To complicate things even more, food sensitivities can cross react with many common foods like coffee, dairy, and chocolate.  This means that every time you ingest gluten or any other grain that causes an immune reaction, you will probably have that same reaction to other foods which seem completely unrelated.  Let me say this again: every time you ingest gluten or a gluten cousin, you may go on to have an immune reaction to other foods.  For a gluten sensitive person, ingesting gluten can be a lot like detonating an entire field of land mines.  

Case in point:  I remember having some serious breakouts in my mid 20s, which I attributed to coffee at the time (thank you, Dr. Perricone).  I painstakingly cut out coffee, took fish oil, and waited for the luminous skin I desired.  No dice.  The reason is because coffee wasn’t the inflammatory substance it was said to be.  I suspect that gliadin, the protein found in gluten, was cross reacting with coffee and causing breakouts for me.  When I cut the gliadin (the protein found in gluten), the problem disappeared.    Nowadays, the baristas know me by name at several different Starbucks locations.    

So here’s what you need to do.  You need to identify all of your food sensitivities via blood testing.  While I realize that the elimination diet and journaling your daily foods is probably the most cost effective route, I am not convinced that it is the most effective.  Why?  Because you can begin reacting to a food for up to 3 days after ingesting it.   Also, a reaction to gluten can last for up to 12 weeks or more after ingestion.  That delay makes the elimination diet and food journaling confusing, time consuming, and ineffective for some people because the offending food becomes unclear.  How can you identify the dietary culprit causing you to have headaches (or whatever the problem is) if it’s something you ate weeks ago?  This is my opinion only.  Do what works for you.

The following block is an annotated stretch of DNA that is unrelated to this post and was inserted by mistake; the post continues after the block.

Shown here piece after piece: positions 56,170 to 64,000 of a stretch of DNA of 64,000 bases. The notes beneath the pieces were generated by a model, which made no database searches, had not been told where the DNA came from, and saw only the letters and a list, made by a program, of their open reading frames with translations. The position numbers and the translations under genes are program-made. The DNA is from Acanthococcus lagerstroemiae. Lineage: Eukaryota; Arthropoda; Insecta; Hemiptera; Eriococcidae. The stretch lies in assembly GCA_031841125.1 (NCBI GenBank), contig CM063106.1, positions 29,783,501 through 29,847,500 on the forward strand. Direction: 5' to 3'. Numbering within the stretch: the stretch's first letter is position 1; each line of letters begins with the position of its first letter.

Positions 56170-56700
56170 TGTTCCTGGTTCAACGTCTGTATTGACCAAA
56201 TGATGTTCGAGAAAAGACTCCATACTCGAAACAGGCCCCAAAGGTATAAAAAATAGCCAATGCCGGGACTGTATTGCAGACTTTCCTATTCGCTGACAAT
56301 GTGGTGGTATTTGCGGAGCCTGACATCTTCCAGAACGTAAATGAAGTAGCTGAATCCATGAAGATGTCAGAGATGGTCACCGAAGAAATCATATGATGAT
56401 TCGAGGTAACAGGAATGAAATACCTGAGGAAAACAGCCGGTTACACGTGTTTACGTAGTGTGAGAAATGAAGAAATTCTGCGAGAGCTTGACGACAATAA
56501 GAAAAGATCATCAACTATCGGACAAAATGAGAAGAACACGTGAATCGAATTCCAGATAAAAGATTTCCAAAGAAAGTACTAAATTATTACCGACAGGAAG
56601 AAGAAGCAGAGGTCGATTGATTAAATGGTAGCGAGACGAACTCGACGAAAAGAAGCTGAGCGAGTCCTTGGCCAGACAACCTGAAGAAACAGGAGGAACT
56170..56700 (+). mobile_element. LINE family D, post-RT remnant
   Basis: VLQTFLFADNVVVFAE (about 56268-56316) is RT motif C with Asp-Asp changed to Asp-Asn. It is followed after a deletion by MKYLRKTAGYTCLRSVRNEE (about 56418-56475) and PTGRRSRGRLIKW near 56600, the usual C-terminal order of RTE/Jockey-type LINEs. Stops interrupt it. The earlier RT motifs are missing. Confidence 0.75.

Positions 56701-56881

Blood testing for food sensitivities is relatively inexpensive and can be done quickly.  You can do this through your doctor, but I like Life Extension.  No physician needed.  If you live outside of South Florida, you can still go to lef.org and order the food sensitivity blood testing.  Take the order to the lab nearest you and get ‘er done.

When you know the families of foods which cause problems for you, you can eliminate those foods and the wide range of cross reactions you may be having, too.  Gone will be the “mystery” problems like headaches, eczema, achy joints, tendonitis, or fatigue.  Your immune system will be less taxed, and inflammation will decrease over time.  Less inflammation=lower risk for degenerative diseases and better longevity.  In other words, cutting out the right foods is a win-win-win.

Once you’ve tackled this one, it’ll be time to embark on some gut healing to help your body repair those tiny little leaks.  More on that next time.

That’s all from Lighthouse Point, FL today, folks.  Happy Gluten Nightmare Valentines Day!   Ironically, I was asked to bring Goldfish to my daughter’s Valentines party at school today.  Believe me, it’s tough not to grab a handful.  I love Goldfish, but they aren’t worth compromising how great I feel on most days.  Ciao for now.